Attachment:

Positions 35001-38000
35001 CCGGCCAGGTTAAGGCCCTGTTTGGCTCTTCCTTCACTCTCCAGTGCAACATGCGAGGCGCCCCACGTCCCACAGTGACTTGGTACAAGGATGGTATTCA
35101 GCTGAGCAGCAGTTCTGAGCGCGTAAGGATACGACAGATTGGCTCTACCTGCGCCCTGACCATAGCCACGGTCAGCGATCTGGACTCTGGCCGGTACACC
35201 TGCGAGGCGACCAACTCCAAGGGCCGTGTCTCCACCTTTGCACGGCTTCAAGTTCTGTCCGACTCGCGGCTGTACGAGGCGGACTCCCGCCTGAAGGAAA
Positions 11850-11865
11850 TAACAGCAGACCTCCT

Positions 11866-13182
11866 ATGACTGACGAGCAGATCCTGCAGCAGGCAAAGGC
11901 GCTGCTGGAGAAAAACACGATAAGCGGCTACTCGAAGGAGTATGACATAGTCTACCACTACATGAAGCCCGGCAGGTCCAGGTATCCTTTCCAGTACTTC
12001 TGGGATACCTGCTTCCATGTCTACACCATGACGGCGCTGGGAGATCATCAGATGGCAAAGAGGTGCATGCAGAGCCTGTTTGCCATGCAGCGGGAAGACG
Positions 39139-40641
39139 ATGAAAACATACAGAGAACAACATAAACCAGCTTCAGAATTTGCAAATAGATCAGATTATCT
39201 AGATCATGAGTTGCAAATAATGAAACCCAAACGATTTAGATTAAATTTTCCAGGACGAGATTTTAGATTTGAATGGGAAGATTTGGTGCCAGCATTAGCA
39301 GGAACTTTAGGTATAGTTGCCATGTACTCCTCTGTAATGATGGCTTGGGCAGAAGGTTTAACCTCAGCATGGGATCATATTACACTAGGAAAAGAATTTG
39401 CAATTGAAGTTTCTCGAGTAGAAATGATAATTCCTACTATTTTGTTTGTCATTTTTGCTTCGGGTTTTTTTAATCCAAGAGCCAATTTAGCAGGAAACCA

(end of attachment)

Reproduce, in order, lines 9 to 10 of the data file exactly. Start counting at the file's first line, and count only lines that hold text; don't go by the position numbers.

11901 GCTGCTGGAGAAAAACACGATAAGCGGCTACTCGAAGGAGTATGACATAGTCTACCACTACATGAAGCCCGGCAGGTCCAGGTATCCTTTCCAGTACTTC
12001 TGGGATACCTGCTTCCATGTCTACACCATGACGGCGCTGGGAGATCATCAGATGGCAAAGAGGTGCATGCAGAGCCTGTTTGCCATGCAGCGGGAAGACG